Lakes. Rivers. Creeks. Ponds. Standing Waves. Waterfalls. You name it — Castlegar has it. The city and surrounding area is a hot spot for kayakers because whatever your preference, there’s something for you here. Located at the confluence of the Kootenay and Columbia rivers and near the shores of Arrow Lake, Castlegar offers every kind of flat-water paddling opportunity as well as fun rapids and waves for play boaters. The closest spot where families love to kayak is Millenium Park located right in the heart of the city. Boats can be launched from the beach here and there are safe natural swimming ponds in which to play in.

Before embarking on any kayaking trip in or around Castlegar, it’s important you have the right gear such as personal flotation device (PFD) and thermal clothing when the weather is cooler. Visit our Paddling Safety Guidelines page for more information about what to take on a kayaking excursion. To help us pinpoint the best kayaking spots in Castlegar, we spoke with Chris Ryman, co-owner of Endless Adventure, a local company that offers tours, lessons, equipment and more. Chris has been paddling in the region for 20 years and has a number of first descents under his sprayskirt, including the first run over the 72-foot-high Beaver Falls near Fruitvale. He says for whitewater kayaking, it’s recommended people wear a helmet, good footwear and a first aid kit and he also recommends checking water levels before you go. “The biggest thing is knowing where the local water levels are at,” he says, citing the fact the dams on the river regularly change the water flow. “A lot of travellers forget about that one.” Sources include and the BC government water levels tool so you know how fast the water is flowing ahead of time. These are his picks for the best kayaking spots in Castlegar.

Lake Kayaking

If you and your family are interested in paddling flat water on a lake, Chris’s first recommendation is the Arrow Lakes system, which is divided into North Arrow and South Arrow. The latter is closest to Castlegar and provides about a hundred kilometres of paddling opportunity. Chris says the best launching spots are the beaches at Syringa Provincial Park, located a short drive from downtown Castlegar on Broadwater Road, and, 15 kilometres past that, Deer Park. For other popoular lakes that are smaller, Chris suggests Champion Lakes, located south of the city, and Nancy Green Lake, located just west of the Castlegar on Highway 3.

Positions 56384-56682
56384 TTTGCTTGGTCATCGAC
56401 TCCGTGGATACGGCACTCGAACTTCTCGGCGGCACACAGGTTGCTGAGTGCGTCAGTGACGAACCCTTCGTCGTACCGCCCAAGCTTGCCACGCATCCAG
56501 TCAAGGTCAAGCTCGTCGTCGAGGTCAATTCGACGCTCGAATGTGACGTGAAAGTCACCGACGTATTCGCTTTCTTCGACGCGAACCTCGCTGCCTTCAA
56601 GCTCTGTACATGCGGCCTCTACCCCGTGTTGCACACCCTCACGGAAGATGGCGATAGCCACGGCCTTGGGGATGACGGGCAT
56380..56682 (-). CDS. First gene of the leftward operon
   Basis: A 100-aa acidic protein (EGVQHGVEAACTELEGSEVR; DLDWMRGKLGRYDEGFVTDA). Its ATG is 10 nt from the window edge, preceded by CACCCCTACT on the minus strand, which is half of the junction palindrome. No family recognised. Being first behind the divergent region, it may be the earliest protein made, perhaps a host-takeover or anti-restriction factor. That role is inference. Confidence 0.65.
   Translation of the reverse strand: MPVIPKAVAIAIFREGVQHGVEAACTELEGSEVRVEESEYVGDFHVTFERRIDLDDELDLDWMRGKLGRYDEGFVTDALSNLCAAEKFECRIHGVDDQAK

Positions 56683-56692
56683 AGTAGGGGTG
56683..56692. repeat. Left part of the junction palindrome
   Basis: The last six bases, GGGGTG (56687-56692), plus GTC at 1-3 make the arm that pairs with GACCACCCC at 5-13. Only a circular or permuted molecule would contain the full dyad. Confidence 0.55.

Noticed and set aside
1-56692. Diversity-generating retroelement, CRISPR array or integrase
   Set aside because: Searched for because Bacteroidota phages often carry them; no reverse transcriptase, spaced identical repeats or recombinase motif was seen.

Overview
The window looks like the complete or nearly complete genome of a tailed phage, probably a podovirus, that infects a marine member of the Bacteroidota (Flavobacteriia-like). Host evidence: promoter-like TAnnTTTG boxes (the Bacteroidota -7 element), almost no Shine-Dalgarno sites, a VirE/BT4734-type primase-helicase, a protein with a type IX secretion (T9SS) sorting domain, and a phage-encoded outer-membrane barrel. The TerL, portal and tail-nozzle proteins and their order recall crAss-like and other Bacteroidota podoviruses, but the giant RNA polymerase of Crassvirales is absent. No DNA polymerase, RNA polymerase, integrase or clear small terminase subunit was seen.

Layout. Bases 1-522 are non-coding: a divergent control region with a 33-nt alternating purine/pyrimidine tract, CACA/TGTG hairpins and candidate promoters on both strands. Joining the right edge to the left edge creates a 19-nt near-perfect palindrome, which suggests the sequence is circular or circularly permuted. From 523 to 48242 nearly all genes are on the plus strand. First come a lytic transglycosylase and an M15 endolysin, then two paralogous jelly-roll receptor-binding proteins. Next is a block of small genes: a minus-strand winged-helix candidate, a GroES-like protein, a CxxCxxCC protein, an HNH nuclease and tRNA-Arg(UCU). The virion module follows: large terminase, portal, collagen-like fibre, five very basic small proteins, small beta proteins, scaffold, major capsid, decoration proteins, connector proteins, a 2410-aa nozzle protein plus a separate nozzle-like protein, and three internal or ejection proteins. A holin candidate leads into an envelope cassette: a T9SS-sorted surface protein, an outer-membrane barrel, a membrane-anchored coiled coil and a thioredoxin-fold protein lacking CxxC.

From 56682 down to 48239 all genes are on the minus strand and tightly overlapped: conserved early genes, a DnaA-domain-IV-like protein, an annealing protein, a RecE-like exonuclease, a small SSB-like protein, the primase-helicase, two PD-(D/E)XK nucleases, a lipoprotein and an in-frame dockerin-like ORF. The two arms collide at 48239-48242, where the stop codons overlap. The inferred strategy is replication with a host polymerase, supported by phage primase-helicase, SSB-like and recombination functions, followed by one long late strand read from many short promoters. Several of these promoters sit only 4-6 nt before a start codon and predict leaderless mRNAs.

River Kayaking

There are both flat-water river kayaking opportunities in Castlegar as well as whitewater runs located nearby. For gentle paddles, look no further than the Columbia River and the Kootenay River, both of which are located near downtown and can be accessed from a number of locations including Millennium Park. Chris says it’s important to know what water levels are doing before you go as there could be a faster current than you’re expecting, though. Typically in the Spring hydroelectric dams open their gates so there’s more water rushing down the river. But throughout a large part of the year, these are fun, mellow paddles for kayaking families. For more exciting fare, Chris suggests the Slocan River, located north of the city. During spring run-off the section between Crescent Valley and Kootenay River offers rapids up to Class III. He also says the Salmo River, southeast of Castlegar, is fun and the Senango Canyon section is particularly exhilarating with one of the few Class IV rapids in the region.

Whitewater and Standing Wave Kayaking

If a playboating is more your style, there are a lot of different features around Castlegar to enjoy. As mentioned above, rapids form on the Salmo and Slocan rivers during Spring runoff and are fun to play in. Also, Chris recommends a standing wave near the confluence of the Columbia and Kootenay rivers by the Brilliant Bridge appropriately called the Brilliant Wave. Depending on water levels and flow, this wave ranges from a world-class expert feature to a small wave that people can learn on. “When the Columbia River is lower, the wave is usually flatter,” Chris says. There’s also a small retentive hydraulic in the Columbia River near Blueberry at the end of 105 Street. According to Chris, “It’s a fun one to practice aerial front flips and cartwheels.” Other features exist on the Columbia River at Rock Island, about 400 metres west of the turnoff to the Waneta mall, south of Castlegar. When the Columbia River is lowered by the dams, the Trail Wave and Hero Hole appear. Trail Wave ranges from an easier wave supporting up to five kayakers to a more steep hole with a foam pile. And Hero Hole is aptly named because it’s fun to practice tricks in.

For those more interested in running creeks, an expert-only variation of kayaking, Chris says there are many to choose from in the Slocan Valley, just north of Castlegar. They include Koch Creek, Lemon Creek and Wilson Creek near New Denver, “which is world class,” he says. In all those cases, you can drive a forest service road to the put-in. To purchase equipment related to flat-water kayaking, you can visit Canadian Tire in Castlegar or for rentals and whitewater-specific gear, go to Endless Adventure.